Our Newsmaker Interview is with third-term Republican Representative Jenny Graham from the 6th Legislative District (Western Spokane County. The former small business owner and U.S. Army Reserves veteran has become a leading advocate for crime victims and their families. Her sister was among the estimated 75 – 90 women killed by the Green River Killer.
Representative Graham discusses in the interview why she felt it was important to hold a rally at the state Capitol Building last month, as the legislature is debating fixing many of the Democrats’ failed 2021 anti-police legislation (including police pursuit). She discusses how the Democrats passed these measures despite being warned that it would cause more crime and sadly more crime victims. The representative expresses her frustration over the Democrats’ failure to make a rather simple fix to Washington’s drug laws which would encourage addicts get the help they desperately need. She explains why she introduced the “Parental Bill of Rights” in this legislative session. As a member of the special Public Records Exemption Accountability Committee, the representative explains why she would never invoke “legislative privilege” except to protect the identity of a victim. Finally, as the legislature is voting on the state’s two-year budget, Representative Graham details what measures would be needed to obtain her support.
In March you held a “crime victims call to action rally” on the steps of the Capitol Building. Why did you do this and what has been the response?
My family was irreversibly affected when the Green River Killer murdered my sister and became an omnipresent nightmare in our lives. The promises the state made to the victims’ families have not been honored. Since that first sentencing in King County, I have experienced the majority of resources going to criminals and their families while crime victims and their loved ones get near zero support or help to pick up the pieces of their lives.
For the last five legislative sessions, I have watched blatant disrespect for innocent families, businesses, and communities suffering under insane policies that are harming and killing people, then leaving them holding the bag with no way of being made whole. I have held family members as they wept while explaining how the justice system revictimized and traumatized them all over again. Neither resources or support will take back the pain they live with for the rest of their lives, but it helps. They get little to nothing now except broken promises in favor of the criminal. This must stop.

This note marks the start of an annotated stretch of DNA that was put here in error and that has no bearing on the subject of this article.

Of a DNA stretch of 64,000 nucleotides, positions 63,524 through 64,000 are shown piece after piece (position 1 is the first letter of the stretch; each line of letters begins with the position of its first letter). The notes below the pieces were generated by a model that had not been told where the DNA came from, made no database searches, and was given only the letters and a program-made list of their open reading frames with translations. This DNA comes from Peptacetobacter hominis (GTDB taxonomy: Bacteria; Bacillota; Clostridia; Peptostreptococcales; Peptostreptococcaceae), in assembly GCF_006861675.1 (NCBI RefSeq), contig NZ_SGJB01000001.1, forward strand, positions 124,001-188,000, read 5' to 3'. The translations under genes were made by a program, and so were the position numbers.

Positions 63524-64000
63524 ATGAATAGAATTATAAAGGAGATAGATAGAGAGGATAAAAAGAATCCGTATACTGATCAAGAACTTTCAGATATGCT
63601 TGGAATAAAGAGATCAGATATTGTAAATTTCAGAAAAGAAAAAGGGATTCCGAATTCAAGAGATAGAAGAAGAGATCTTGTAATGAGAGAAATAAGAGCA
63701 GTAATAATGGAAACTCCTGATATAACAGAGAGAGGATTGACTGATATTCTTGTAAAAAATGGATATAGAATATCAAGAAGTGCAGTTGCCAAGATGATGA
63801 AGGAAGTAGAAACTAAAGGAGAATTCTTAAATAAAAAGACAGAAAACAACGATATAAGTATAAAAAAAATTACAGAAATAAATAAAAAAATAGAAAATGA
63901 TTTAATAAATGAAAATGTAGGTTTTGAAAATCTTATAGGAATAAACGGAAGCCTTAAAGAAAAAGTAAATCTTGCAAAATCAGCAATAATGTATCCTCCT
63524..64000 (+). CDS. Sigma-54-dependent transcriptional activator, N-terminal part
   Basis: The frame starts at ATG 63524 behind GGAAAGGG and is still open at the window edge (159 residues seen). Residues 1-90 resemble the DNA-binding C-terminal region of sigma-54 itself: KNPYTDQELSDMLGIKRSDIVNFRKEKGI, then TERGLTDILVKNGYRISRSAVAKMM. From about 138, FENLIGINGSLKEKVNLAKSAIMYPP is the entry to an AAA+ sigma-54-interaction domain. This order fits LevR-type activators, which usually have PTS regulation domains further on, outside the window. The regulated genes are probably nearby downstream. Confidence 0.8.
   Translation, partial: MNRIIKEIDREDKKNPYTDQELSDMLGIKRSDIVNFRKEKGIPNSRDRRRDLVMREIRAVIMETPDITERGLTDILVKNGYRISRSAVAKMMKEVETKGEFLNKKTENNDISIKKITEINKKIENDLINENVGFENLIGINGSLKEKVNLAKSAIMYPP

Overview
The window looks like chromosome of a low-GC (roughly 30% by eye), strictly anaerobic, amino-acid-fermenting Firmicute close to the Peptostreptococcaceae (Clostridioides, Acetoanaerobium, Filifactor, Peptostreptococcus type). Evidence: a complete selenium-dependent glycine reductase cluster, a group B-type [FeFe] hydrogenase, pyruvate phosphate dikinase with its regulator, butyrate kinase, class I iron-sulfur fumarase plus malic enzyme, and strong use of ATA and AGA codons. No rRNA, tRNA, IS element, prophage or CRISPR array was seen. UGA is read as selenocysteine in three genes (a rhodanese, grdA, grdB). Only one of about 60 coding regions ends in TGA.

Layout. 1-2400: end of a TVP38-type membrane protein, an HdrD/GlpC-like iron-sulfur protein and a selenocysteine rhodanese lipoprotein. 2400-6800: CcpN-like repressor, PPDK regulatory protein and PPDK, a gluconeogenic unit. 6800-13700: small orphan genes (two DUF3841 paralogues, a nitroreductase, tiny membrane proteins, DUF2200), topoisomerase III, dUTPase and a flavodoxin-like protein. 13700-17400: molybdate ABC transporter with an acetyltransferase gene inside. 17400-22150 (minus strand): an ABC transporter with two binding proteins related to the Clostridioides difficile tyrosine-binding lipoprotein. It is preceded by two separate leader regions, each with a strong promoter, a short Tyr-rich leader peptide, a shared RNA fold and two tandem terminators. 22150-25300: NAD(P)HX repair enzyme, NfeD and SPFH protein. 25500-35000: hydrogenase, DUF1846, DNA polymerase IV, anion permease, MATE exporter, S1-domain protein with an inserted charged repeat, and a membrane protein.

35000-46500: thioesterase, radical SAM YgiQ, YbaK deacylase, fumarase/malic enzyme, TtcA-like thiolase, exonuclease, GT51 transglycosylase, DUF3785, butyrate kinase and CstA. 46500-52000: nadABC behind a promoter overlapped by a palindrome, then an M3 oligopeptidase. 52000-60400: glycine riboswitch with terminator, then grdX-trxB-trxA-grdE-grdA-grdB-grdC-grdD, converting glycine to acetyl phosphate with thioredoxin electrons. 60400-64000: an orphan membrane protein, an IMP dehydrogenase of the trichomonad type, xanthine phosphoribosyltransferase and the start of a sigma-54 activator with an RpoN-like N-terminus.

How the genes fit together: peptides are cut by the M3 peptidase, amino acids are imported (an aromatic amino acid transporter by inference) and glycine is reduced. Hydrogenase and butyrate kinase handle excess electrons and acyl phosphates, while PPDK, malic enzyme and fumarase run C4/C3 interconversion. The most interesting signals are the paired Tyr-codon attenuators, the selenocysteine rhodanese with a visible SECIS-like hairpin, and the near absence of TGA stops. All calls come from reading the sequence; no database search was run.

The crime victims’ call to action began with a resolution to let victims and their families know they are not invisible to some lawmakers. I provided an opportunity for them to be heard at the People’s House. During the event I let them know that I introduced HB 1845 to create a Crime Victim’s Ombudsman at the state level. I also introduced HB 1844 that creates a private right of action for victims to sue state officials that act irresponsibly with respect to the legislation they pass that protects criminals and ignores the crime victims.
The Democrats’ 2021 restrictions on police pursuit has been strongly criticized by law enforcement, local officials, and Republican lawmakers. Even many Democrat legislators have come to realize that their actions have caused skyrocketing crime rates. What are your thoughts on current legislation seeking to fix the problems created by the Democrats two years ago?
I was on the 2021 Public Safety Committee when the original police pursuit bill was debated. The smartest thing we did was to go through the bill with law enforcement to ask how the policy would affect their ability to do their job. If they pointed out specific problems, we asked if they had ideas for solutions to find balance in the policy.
It was a very contentious time because the bill sponsor was not willing to take these warnings seriously. Specific examples of what could have gone wrong sadly have gone wrong. These tragedies could have been avoided. Those committee hearings and floor debates were recorded and confirm the warnings of the unintended consequences we are suffering from at present. The Democrats were warned. It was a sad and infuriating time.
Since 2021, Republicans have put policies forward to correct the concerns we warned about. We were ignored. Multiple times, we signed onto letters and asked for a special session to do our jobs and fix the problems that were, and still are, increasing the numbers of average people getting hurt or killed on our roadways. We were ignored. Our requests went unanswered until the 2023 session.
The new session afforded another opportunity to put the safety of law-abiding individuals over the criminals, many of whom have called 911 and referenced the original bill while complaining that it’s illegal for the police to pursue! This is unbelievable but true. This legislation should have been top of the list to fix. Our constituents certainly have been sending emails and making phone calls begging for the legislature to focus on safe and clean communities.